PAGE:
Team METISS

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Inria / Raweb 2004
Project: METISS

Project : metiss

Section: New Results


Keywords : speaker recognition, speech recognition, Bayesian adaptation, structural models, hierarchical clustering, denoising, source separation.

Speaker and speech recognition

Comparison, normalisation and adaptation of speaker models

Participants : Mathieu Ben, Frédéric Bimbot, Mikaël Collet, Guillaume Gravier.

In speaker recognition, Bayesian adaptation of Gaussian Mixture Models (GMM) [62] with the Maximum A Posteriori (MAP) criterion have shown to be more efficient than the Maximum Likelihood (ML) estimation, because it limits over-adaptation on the training data by assuming a prior distribution for the model parameters. However, this technique is not sufficient in practice to compensate for the lack of training data, and the statistical behaviour of the score provided by the likelihood ratio test is not consistent with the Bayesian theory.

This problem is usually dealt with by score normalisation techniques, such as z-norm, t-norm, etc... [1]. In the framework of his PhD  [9], Mathieu Ben has established formal relations between the statistics of likelihood ratio scores, the Kullback-Leibler distance between GMM models and the Euclidean distance between GMM parameters (under specific yet realistic hypotheses). These results have then been used to substitute to the concept of score normalisation, the approach of model normalisation which proves to be as efficient in terms of speaker recognition performance and much more advantageous in terms of speaker representation and score computation complexity. These results should also impact more recent work on anchor speaker models.

We have also studied a structural adaptation scheme which assumes a hierarchical structure of speech common to all speakers. We introduce multi-resolution GMMs in which the mean vectors are structured in a binary tree, with coarse-to-fine resolution when going down the tree. Bayesian adaptation [45] is then performed in a hierarchical way, propagating the estimated values of the coarsest GMM means down the tree via linear regression between contiguous depth. This allows some of the mean of the finest resolution speaker GMM which are not observed in the training set to be adapted according to their parent (or ancestor) node. As in the classical Bayesian adaptation approach, the parameters of the multi-resolution prior background GMMs are estimated using prior data. However, except offering a more general formalism as the conventional approach, the hierarchical scheme has not yielded yet a clear advantage in practice  [22].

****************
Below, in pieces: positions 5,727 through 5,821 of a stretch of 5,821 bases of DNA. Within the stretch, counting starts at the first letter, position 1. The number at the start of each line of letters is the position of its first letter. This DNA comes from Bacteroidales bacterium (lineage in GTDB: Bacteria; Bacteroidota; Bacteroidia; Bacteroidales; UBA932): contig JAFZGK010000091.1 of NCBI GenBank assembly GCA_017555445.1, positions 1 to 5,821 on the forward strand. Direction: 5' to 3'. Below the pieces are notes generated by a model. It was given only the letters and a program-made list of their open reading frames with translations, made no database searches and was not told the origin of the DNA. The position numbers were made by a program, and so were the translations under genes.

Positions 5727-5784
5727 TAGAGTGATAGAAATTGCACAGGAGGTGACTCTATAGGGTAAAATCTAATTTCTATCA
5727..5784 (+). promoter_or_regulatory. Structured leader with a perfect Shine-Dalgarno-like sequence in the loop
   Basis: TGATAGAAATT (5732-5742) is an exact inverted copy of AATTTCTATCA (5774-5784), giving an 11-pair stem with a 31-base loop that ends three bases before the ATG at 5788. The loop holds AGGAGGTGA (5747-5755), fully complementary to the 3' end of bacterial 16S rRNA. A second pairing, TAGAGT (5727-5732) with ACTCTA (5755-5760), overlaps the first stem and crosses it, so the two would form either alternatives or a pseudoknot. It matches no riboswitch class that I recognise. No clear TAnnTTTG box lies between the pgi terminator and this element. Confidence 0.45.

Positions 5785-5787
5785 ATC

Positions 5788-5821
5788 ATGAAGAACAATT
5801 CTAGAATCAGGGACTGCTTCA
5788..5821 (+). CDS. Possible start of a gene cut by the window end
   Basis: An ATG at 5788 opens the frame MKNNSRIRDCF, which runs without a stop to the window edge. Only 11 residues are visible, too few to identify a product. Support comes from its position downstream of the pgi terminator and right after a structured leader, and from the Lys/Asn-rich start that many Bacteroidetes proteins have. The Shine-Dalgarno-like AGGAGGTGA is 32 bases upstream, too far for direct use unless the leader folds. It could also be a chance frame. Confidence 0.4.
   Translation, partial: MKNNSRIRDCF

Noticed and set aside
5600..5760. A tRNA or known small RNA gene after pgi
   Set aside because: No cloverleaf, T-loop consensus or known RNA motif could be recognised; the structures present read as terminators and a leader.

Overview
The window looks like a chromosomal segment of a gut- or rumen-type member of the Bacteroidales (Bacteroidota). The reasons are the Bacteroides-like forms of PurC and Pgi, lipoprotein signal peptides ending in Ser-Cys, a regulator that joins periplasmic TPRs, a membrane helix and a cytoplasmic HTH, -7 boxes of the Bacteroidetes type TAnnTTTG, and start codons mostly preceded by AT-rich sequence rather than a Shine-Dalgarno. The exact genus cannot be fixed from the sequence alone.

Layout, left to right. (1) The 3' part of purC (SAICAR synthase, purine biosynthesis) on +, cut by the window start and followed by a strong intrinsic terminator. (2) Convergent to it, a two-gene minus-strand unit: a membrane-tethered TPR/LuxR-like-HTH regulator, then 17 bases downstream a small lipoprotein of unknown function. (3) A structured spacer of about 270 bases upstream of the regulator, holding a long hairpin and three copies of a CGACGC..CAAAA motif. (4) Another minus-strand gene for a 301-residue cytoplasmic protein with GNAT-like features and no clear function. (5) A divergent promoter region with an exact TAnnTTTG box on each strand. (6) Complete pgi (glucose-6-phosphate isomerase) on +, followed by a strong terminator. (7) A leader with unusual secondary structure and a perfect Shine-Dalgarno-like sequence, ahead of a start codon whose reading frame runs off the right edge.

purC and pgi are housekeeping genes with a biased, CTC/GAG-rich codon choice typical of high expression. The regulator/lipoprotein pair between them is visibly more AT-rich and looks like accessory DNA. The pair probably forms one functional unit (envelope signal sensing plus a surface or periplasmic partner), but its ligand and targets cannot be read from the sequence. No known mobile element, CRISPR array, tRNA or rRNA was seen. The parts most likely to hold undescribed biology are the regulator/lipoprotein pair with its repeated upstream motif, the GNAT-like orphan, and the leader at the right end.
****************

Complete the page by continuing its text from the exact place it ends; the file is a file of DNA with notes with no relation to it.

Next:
Denoising speech using single sensor source separation techniques

Participants : Guillaume Gravier, Rémi Gribonval, Alexey Ozerov.

Real-life speech material often contains speech with background noise. In particular for broadcast news, it is common to hear a jingle in the background when listening to the headline titles. Detecting the presence of background music and being able to remove it from the speech signal is of utmost importance in order to obtain a better automatic transcription.

Both detection and removal of background music can be stated in terms of source separation using a single sensor, where one source is the speech signal while the second one is the background music signal.

In a previous work [38], we demonstrated that, assuming statistics on the power spectral densities of the jingle and speech signals are known, the jingle can be efficiently removed from the speech material using adaptive Wiener filtering. On the other hand, classical methods such as spectral subtraction or time-frequency shrinkage gave poor results because of the non-stationarity of both the noise and speech signals. However, non-linearities introduced by source separation algorithm limits the benefit in terms of speech recognition.

Previous experiments were carried out on a limited corpus of 50 read sentences. In 2004, we validated these results on a larger corpus and we showed that a robust front-end using normalized cepstral coefficients can partially compensate for the non-linearities introduced in the denoising process [27]. However, performances after denoising are still far from that on the original clean signal and a more realistic setup where the spectral characteristics of the noise is not known a priori must be investigated.


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